How are you guys? Holding in there? I hope the NASCAR Withdrawal hasn’t kicked your butt yet.
I haven’t written in a while because I’ve been contemplating the 2012 season. The good aspects, the flaws, and the questionable moments. It wasn’t that hard to do; replaying those races fed that craving inside my veins a little. Not enough to cure me fully, however.
My objective was to find what the sport lacked. Needless to say, the two things I found were right on the surface.
A huge dose of consistency is long overdue. It’s hard to watch a sport you love dearly fumble and make mistakes without raising an eyebrow. From not throwing cautions to dishing out fines, NASCAR’s credibility is starting to dwindle away from its own doing.
Case in point, the Phoenix Chase race, which shows the three points I attempting to make about stability here.
The huge Bowyer/Gordon fiasco: so much publicity came from that! When NASCAR’s attendance is at a sluggish decline, it needs as much exposure as it can get, so the sport should’ve soaked it up.
Nope, let’s slap some fines on some people. I understand they had to take action, but rest in the spotlight for a bit, won’t ya?
Anyway, from that incident, they penalized Gordon and Bowyer’s crew chief Brian Pattie. What about the crew members that actually tried to jump Jeff? Apparently that’s Pattie’s fault for ‘not controlling his crew?’ How was he supposed to know one of his guys was going to snap?
Twitter on your own time, BK: You know who else got fined because of the fight? Brad Keselowski. The driver, under red flag, decided to check Twitter. Just like he did back in February during the Daytona 500. So, what exactly is the price of a tweet? Somewhere around $25,000.
Yeah, yeah, NASCAR said after Daytona Keselowski couldn’t have his phone with him anymore. But, as I read somewhere after The 500, Brad keeps his phone on him for personal, family-related reasons. It gives him and his parents a piece of mind during those scary on-track moments. Why create all this fuss about that? You didn’t care when his tweeting brought attention to the sport, right? Hmph.
No caution for Danica: At the end of that crazy race, Patrick spun around with a few laps to go. She soon began to leak oil on the track.
So what did NASCAR do? Of course! NOTHING!
Because they did nothing, a large wreck happened right as Harvick crossed the finish line, almost taking title contender/eventual champion Keselowski down in crushed sheet metal. Just like that, millions of dollars went down the drain.
What are you doing, hotshots? That was a pretty bad missed call. Sorta like Watkins Glen earlier this fall. What exactly were you thinking, that it would make the ‘racing’ better? Uh, no.
When you do something that blatantly changes the entire outcome, it makes the sport seem rigged. I certainly don’t like that. Let the racing happen as it’s supposed to, whether it may be an all-out brawl or a snoozer.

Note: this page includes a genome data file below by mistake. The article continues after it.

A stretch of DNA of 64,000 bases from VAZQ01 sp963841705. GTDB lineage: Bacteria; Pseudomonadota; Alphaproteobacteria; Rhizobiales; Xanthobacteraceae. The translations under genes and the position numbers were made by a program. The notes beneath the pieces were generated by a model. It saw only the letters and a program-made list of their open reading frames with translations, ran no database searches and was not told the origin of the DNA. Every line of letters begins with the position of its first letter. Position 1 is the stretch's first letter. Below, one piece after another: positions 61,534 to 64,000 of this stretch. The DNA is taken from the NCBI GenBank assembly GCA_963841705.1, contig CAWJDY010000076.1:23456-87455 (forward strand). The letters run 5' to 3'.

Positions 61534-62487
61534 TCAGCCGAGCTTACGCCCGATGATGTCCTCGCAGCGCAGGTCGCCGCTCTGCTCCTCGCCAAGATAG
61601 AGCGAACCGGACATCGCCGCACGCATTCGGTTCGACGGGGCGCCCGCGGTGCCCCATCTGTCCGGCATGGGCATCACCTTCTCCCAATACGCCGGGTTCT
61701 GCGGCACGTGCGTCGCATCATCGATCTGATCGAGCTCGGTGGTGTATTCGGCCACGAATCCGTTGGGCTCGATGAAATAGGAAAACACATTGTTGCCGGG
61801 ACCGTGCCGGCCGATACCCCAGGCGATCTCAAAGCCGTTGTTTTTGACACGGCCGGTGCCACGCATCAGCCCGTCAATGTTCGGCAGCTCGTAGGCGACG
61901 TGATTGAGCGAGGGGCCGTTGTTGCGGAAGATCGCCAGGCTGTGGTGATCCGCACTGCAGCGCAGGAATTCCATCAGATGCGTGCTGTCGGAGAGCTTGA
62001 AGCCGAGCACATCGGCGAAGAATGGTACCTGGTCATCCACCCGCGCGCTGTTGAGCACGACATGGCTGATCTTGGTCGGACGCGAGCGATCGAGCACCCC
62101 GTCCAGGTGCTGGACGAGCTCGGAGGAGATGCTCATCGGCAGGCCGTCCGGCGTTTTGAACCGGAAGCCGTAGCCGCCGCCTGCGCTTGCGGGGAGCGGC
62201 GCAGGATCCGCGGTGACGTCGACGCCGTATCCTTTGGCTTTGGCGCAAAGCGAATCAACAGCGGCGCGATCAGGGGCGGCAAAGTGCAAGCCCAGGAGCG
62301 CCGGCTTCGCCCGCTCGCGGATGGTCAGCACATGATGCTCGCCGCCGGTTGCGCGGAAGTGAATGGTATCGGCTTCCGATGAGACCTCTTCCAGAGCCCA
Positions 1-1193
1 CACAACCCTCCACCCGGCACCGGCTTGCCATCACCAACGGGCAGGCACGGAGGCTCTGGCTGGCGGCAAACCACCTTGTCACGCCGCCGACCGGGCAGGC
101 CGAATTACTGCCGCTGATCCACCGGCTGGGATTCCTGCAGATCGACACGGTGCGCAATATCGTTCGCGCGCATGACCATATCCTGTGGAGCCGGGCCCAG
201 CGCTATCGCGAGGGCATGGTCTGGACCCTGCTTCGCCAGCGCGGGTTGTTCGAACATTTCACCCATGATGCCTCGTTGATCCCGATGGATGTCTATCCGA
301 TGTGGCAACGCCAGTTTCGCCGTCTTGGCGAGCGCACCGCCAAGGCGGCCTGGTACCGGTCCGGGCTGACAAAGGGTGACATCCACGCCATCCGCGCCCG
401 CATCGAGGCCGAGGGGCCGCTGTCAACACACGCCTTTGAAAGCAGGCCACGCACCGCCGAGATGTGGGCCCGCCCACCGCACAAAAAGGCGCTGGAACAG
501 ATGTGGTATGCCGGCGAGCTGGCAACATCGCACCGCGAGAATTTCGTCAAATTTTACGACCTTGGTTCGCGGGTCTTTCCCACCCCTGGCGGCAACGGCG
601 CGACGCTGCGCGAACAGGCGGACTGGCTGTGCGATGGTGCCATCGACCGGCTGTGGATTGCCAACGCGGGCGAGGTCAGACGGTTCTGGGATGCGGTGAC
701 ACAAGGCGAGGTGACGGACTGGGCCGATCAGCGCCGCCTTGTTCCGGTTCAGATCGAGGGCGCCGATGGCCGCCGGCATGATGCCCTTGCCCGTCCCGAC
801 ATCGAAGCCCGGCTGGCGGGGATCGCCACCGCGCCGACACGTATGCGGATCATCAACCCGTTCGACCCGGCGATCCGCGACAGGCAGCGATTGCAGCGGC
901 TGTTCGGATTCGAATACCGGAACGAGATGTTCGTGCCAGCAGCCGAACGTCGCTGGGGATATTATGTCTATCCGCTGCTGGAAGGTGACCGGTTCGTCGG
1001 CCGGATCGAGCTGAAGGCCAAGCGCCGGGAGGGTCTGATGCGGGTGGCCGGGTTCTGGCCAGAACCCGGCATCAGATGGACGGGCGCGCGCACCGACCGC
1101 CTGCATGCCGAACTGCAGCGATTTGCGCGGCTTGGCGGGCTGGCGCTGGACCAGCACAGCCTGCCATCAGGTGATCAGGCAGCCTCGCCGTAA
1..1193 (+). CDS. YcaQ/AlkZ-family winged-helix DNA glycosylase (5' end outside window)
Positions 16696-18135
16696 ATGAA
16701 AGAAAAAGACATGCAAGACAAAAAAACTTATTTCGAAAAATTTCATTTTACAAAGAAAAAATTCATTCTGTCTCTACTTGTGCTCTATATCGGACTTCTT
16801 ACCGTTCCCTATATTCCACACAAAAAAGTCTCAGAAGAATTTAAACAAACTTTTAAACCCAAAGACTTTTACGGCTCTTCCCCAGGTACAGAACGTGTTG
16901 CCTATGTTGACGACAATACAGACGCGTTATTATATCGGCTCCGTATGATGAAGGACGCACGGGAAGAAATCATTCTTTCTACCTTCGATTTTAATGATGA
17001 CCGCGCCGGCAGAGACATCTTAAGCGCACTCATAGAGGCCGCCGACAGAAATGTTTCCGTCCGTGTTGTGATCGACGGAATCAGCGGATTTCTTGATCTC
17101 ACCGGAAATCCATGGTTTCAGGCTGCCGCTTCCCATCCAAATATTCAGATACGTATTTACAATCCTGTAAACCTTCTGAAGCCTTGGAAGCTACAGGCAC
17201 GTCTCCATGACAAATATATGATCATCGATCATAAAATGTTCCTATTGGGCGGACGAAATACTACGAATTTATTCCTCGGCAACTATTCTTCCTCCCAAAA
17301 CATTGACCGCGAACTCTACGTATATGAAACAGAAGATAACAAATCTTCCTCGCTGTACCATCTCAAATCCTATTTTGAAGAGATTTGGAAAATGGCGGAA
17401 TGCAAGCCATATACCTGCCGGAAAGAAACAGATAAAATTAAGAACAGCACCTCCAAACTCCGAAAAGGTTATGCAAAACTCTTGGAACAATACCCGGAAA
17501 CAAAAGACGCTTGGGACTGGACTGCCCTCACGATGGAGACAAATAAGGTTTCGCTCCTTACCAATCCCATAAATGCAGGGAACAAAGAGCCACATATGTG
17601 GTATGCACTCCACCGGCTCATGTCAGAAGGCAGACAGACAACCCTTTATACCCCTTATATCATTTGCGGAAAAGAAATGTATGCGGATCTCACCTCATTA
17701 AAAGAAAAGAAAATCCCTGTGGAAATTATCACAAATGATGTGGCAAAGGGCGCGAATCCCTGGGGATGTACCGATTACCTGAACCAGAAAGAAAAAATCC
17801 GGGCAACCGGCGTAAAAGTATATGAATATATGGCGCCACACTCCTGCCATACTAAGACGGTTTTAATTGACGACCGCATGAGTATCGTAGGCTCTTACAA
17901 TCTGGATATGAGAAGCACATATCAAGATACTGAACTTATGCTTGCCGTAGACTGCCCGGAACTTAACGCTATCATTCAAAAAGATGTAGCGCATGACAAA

All that NASCAR has done consistently is being inconsistent. It’s what they’re best at. Wipe off the slate, start all over, and watch everything with fresh eyes, please.
The definition of grace is “disposition to or an act or instance of kindness, courtesy, or clemency.” To paraphrase that, it’s to basically be respectful.
Well, these drivers need to learn that.
The finale Truck race at Homestead. Cale Gale won for the first time, fighting off Kyle Busch in the closing laps. Their battle was pure old school, banging doors and having no boundaries. Gale added to the eclectic group of first time winners in the NCWTS, and he earned it.
Of course, one person wasn’t happy with the outcome. Poor Kyle Busch. Waaaaah.
I get it, he had a bad year on the Cup side. It happens. Engines blow, parts fail. The part that was off-putting was how disgusted he seemed about these troubles.
The post-race conference didn’t help his case, either. Winless in the Nationwide and Truck series, he was a bit upset, claiming Gale ran him into the fence. Then, he stated he was only getting attention because he was in the drama.
How hard is it to say, “No comment,” or “He raced well?” Maybe commend the youngster for having some passion? The irony is that Gale raced hard, just like Busch would’ve done if he were in that exact same situation.
A lot of drivers who go into the lower series’ races have the same essence. “Get outta my way, I’m a Cup driver! I’m better that all y’all!”
NEWSFLASH: you’re not supposed to be in the race anyway, and, if you’re better than the younger crowd, beat them. If you can’t, get over it.
I love how passionate and aggressive drivers can get. I love when the bumping fenders turns into shoving each other after the race. It’s just that some drivers need to handle reality a bit better.
If NASCAR and its drivers can work on these two aspects, I believe the fans will be happy, and the sport will gain a more stable persona. I’d hate for this sport to destroy itself; I love it like crazy. So, 2013 is the year to make up lost time.
Crossing fingers, let’s all pray it goes well.